Page Type Page Type: Mountain/Rock
Location Lat/Lon: 37.52521°N / 107.0919°W
Additional Information GPX File: Download GPX » View Route on Map
Activities Activities: Mountaineering
Seasons Season: Summer
Additional Information Elevation: 12593 ft / 3838 m
Sign the Climber's Log

Overview


(R) Sugarloaf and (L) Toner Mountains. From the summit of Pagosa Peak






Sugarloaf and the nearby Toner Mountain are a couple of mid 12ers that rise in the Weminuche Wilderness of the San Juan Mountains of southwestern Colorado. A trail starts at Middle Fork Trailhead near the town of Pagosa Springs and goes deep into the wilderness. This trail can be followed to an elevation of 11700 ft or so to reach the base of the summit of Sugarloaf Mountain where you can leave trail and hike to the top.

Getting There

See map below. From the junction of Route 160 and Piedra Road (a few miles west of the springs in Pagosa Springs) turn north onto Piedra Road (Road 600) and follow it through the subdivisions. Pavement end after 6 miles and the road becomes Road 631. This was a well graded dirt road where I could drive 30-40 MPH. At Sportsman’s Campground and Cabins, turn right onto Road 636 and drive to the end of it at Middle Fork Trailhead. The last 1.5 miles became somewhat rough but I did not need 4 wheel drive. Total distance from Route 160 was 23 miles (took a good 50 minutes to drive).




Route

All distances are per my GPS
Place
Elevation
Distance
Middle Fork Trailhead
8420 ft
zero miles
Summit
12593 ft
6.25 miles


Roundtrip
4173 ft net vertical gain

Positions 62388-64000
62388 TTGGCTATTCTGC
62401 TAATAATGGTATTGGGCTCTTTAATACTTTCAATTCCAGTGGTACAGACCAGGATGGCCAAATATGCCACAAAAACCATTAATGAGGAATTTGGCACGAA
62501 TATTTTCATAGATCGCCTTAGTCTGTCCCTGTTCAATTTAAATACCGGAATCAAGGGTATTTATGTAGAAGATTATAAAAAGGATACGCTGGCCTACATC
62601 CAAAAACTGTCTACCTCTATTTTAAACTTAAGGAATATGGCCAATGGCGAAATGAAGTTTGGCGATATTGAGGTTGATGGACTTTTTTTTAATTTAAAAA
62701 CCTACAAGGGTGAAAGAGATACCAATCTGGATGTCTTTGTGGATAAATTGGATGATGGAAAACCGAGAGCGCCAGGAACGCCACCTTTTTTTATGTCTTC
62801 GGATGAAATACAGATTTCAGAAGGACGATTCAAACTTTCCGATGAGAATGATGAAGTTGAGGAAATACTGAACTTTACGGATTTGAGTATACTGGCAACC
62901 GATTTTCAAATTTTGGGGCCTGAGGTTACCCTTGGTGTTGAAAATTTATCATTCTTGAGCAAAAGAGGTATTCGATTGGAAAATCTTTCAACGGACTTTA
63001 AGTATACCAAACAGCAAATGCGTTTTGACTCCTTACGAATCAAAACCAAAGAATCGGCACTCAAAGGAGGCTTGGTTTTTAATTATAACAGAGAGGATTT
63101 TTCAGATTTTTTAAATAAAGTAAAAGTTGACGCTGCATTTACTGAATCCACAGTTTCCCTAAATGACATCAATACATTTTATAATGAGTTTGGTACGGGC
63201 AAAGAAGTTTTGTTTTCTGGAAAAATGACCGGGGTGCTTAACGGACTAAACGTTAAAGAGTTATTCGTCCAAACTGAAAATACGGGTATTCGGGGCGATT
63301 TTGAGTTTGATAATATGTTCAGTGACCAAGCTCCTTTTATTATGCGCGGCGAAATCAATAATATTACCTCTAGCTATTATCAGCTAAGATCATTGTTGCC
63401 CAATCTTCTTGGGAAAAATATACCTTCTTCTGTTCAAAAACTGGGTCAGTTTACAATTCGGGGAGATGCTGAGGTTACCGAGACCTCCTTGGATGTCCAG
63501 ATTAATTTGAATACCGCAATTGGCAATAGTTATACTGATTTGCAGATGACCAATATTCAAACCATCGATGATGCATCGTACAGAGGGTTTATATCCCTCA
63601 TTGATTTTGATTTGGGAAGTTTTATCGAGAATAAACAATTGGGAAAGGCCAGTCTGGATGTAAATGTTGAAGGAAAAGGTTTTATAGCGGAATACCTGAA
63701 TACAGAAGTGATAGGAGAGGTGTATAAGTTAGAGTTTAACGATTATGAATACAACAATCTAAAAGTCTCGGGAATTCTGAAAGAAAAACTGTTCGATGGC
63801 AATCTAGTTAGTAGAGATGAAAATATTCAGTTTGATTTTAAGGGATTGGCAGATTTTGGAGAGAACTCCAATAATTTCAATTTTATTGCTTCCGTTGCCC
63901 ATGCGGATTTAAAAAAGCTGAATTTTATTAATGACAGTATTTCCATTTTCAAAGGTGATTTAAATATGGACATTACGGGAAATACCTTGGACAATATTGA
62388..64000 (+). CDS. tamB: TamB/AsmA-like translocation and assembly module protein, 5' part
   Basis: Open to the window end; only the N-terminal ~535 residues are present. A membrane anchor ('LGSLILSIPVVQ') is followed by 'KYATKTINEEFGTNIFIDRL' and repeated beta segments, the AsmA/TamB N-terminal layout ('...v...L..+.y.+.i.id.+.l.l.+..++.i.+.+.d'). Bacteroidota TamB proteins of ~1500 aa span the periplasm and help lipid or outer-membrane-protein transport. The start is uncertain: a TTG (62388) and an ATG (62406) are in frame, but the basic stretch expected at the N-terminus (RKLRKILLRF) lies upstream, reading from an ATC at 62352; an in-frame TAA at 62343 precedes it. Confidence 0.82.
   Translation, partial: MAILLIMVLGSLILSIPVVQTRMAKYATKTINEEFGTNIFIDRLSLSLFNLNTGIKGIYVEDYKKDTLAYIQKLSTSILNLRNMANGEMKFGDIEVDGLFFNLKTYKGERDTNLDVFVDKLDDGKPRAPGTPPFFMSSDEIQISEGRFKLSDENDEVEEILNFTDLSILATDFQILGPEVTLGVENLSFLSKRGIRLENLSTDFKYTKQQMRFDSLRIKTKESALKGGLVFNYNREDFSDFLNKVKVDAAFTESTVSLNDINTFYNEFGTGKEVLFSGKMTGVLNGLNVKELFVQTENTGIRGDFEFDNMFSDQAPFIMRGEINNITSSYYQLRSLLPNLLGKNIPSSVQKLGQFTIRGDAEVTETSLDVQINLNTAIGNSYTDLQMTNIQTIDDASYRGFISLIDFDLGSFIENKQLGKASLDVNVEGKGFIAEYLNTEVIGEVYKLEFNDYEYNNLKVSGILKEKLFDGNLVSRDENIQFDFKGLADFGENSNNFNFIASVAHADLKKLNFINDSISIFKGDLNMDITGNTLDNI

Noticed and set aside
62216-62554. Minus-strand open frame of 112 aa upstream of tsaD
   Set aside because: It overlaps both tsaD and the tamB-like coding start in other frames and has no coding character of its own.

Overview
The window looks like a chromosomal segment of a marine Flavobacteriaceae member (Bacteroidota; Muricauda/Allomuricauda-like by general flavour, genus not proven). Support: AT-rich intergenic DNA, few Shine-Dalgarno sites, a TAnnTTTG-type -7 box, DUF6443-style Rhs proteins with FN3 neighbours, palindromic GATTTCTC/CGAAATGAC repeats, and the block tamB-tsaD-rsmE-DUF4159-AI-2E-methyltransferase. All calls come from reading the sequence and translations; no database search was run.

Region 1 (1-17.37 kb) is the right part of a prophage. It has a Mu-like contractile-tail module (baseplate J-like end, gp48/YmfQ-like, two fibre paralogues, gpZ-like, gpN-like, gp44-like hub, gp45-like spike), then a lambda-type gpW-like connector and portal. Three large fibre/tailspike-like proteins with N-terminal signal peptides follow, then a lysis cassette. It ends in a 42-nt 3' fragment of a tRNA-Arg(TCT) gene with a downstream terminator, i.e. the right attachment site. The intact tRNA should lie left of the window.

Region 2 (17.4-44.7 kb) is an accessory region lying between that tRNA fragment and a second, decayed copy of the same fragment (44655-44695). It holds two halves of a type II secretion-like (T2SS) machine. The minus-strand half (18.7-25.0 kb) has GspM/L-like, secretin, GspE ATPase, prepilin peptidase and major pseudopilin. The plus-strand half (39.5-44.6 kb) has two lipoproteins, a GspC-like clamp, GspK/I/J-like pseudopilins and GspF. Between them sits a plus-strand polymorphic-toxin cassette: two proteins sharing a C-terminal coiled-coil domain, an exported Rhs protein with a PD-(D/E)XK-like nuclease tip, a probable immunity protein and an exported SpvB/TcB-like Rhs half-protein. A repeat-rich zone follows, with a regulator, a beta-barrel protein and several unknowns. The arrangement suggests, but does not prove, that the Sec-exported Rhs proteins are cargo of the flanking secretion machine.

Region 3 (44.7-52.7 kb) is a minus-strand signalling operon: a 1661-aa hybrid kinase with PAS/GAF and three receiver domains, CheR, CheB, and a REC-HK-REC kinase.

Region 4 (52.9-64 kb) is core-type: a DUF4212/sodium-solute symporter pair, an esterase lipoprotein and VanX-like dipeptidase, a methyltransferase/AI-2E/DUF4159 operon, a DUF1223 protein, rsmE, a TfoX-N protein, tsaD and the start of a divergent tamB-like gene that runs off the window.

12.50 miles





Dramatic view to the north at trailhead.

Dramatic view at Middle Fork TrailheadCliffs at Trailhead


Head east on the trail and cross the Middle Fork of Piedra River. This log served as a perfect bridge. Without the log, crossing will likely require you to get wet.

Crossing the creek over the logLog over creek


On the east side of the river, the trail heads north going flat for half a mile or so until it reaches a series of switchbacks going up quickly.

Above the first few switchbacks
On the lower parts of the trail

On the lower parts of the trail


Continue up the trail through switchbacks followed by less steep areas. At the time of my hike, much of the pine trees appeared dead.

On the trail


Waterfall by the trail.

On the trail


Many fallen logs created obstacles on the trail slowing me down. Flowers in the dead forest and the meadows were beautiful.

On the trail
On the trail
On the trail
On the trail


Toner Mountain could then be seen.

Toner MountainToner Mountain


And then Sugarloaf itself. Farther up, Sugarloaf went out of view again.

Summit of Sugarloaf MountainSugarloaf Mountain


On the way up, I wanted to stay on the trail as much as I could to gain elevation but this caused me to get a little far from Sugarloaf. I left trail at around 11800 ft and ended up walking through the forest doing some downhill to reach the base of the peak. The best place to leave trail is probably at around 11650 ft. Sugarloaf may not always be in view so you must know where you are.

Summit of Sugarloaf MountainSummit of Sugarloaf Mountain


I then went up first the grassy and then the boulder covered slope which became increasingly more steep.

Steep boulder/rock field


Looking down the steep boulder covered slope.

Looking down the steep boulder fieldLooking down the steep slope I climbed


Summit turned out to be a long and narrow area. Views from the summit.

Pagosa PeakPagosa Peak
Toner MountainToner Mountain
Peak 11985 ftPeak 11985 ft
South River PeakSouth River Peak
Red MountainRed Mountain
(L) Peak 12848 ft, (R) Peak 12660 ft (the sharp peak)Peak 12848 ft & Peak 12660 ft
Pagosa & Cherry Cairn PeaksPagosa & Cherry Cairn Peaks
Looking northwestLooking northwest


Red Tape

No fees or permits required.



Parents 

Parents

Parents refers to a larger category under which an object falls. For example, theAconcagua mountain page has the 'Aconcagua Group' and the 'Seven Summits' asparents and is a parent itself to many routes, photos, and Trip Reports.

San Juan RangeMountains & Rocks
 
 
Colorado 12ersMountains & Rocks